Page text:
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Reloading: Differences in Reloading Data

Discussion in 'Handloading and Reloading' started by beartooth91, May 24, 2010.

  1. beartooth91

    beartooth91 New Member

    May 24, 2010
    Hi Everyone,

    After 25 years of being out of shooting & reloading; I've dived back in, purchasing a 243 and a 7mm-08 (both Savages). I have a few different bullet weights and two powders (H380 and IMR-4064), but, am confused about differences in powder charges - for the same powder and bullet weight - between different manufacturers. All other things being equal; is there a difference in pressure - with the same powder - between a 140 gr Nosler and a 140 gr Sierra ? Or is it just different data because each test rifle is different and how do you all handle this ?


  2. JimKirk

    JimKirk Senior Member

    Nov 23, 2008
    Nicholls,GA South Georgia
    Yes ...could be a difference of jacket hardness, total bore bearing area, hardness of lead core and that just the bullets. Add in the rifles and all their differences and there can be major differences in data. Add test equipment, powder lot, tempertures....

    Jimmy K
  3. Walkalong

    Walkalong Moderator

    Nov 20, 2006
    Welcome to THR beartooth91.

    Like the man with two watches who never knows what time it is, the reloader with two data sources will always wonder which one.

    Yes, differences in barrels, differences in pressure equipment, etc.

    The old standby warning..."start low and work up"...applies here.

    For two 140 Gr bullets with the same powder charge there will not be much difference in pressures if they are similarly constucted with a similar amount of bearing surface. Same jacket thickness, lead hardness etc. There will be some difference for sure.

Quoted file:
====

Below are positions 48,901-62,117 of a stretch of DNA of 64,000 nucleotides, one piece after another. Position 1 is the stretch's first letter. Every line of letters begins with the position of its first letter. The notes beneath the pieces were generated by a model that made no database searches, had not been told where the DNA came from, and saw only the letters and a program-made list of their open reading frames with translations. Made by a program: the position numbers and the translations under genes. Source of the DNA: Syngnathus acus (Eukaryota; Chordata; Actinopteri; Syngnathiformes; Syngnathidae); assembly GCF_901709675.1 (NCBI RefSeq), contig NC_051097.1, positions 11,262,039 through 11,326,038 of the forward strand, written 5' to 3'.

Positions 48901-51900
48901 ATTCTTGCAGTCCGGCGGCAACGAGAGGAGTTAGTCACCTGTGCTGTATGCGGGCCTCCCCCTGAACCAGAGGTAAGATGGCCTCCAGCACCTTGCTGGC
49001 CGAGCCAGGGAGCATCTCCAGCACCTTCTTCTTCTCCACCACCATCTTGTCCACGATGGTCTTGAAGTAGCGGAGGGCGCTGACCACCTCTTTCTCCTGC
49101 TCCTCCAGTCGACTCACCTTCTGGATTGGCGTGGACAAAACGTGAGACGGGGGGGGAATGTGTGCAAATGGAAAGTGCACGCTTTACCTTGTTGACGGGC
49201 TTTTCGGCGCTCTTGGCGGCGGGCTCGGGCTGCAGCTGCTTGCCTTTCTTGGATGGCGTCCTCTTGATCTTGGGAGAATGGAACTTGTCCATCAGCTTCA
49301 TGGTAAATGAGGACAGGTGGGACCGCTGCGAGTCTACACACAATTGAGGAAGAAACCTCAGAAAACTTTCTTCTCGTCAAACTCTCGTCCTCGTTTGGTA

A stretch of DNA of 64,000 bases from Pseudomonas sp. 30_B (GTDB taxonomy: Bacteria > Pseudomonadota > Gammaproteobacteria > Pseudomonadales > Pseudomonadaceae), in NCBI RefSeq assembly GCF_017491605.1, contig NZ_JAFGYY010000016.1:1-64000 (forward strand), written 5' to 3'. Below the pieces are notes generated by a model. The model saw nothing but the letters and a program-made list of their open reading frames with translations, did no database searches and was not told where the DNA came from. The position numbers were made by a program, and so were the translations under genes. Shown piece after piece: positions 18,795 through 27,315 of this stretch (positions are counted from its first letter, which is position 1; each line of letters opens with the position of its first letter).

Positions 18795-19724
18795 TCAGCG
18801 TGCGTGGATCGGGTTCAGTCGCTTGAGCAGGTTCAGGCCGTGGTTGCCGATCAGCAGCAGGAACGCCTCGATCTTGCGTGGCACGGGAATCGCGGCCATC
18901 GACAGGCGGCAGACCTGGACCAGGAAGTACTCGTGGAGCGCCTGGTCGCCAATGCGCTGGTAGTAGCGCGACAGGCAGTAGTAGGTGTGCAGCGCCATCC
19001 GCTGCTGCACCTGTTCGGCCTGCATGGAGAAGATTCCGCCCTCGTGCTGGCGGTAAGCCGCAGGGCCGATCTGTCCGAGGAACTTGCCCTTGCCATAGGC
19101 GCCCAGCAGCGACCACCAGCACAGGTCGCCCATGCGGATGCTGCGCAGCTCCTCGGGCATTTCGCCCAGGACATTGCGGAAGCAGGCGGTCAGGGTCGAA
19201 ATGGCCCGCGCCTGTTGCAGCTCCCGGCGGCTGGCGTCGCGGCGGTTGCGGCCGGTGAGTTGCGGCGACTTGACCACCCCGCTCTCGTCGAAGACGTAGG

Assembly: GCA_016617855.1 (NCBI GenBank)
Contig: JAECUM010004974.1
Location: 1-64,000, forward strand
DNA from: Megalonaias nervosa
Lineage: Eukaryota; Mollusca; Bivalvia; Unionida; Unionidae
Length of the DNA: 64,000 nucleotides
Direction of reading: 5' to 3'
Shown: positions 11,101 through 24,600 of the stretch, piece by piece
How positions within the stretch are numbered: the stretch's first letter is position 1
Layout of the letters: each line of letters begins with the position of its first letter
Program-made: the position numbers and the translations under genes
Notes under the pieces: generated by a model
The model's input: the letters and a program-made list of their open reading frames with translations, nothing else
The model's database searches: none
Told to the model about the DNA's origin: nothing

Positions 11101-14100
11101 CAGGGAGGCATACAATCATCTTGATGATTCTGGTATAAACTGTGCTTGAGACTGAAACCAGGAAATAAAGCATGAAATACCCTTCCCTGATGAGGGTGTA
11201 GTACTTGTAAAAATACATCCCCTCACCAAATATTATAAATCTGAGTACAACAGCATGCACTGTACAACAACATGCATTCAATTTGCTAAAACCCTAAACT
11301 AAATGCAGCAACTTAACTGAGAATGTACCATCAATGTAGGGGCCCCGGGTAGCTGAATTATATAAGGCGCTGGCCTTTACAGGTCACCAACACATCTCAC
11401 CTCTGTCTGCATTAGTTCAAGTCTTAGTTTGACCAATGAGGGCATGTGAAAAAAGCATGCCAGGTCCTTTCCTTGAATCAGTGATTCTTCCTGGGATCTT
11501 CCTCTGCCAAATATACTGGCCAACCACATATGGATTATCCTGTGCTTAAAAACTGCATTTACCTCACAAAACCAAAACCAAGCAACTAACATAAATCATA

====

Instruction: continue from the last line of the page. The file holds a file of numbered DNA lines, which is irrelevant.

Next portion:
An example is the Speer manuals where in some cases they show 2 to 4 bullets of the same weight and give data intended for any of them.
  4. sig220mw

    sig220mw Active Member

    Jan 12, 2008
    I called hodgdon and asked them about their manual. It's the 26th edition so it is fairly old. Anyway it doesn't list bullet types, only weights. The tech I talked to said that all of their data is derived by using the "worst bullet for caliber" scenario. In other words the lowest quality bullet in that weight. So anything better should perform better theoretically.

    You will see different loads and results because the different companies aren't all located in the same region of the country. Atmosphere, climate and their relation to sea level all have effect on the ballistics.

    Like some one said earlier, start at the bottom and keep an eye on your brass as you try your loads.

    HOWARD J Senior Member

    Mar 8, 2010
    S/E Michigan
    Another thing you will find is--loads from many manuals ( 20 years & older ) for certain cartridges have reduced their powder charges in their new manuals.
    Many people say--" Oh the testing equipment is much better today"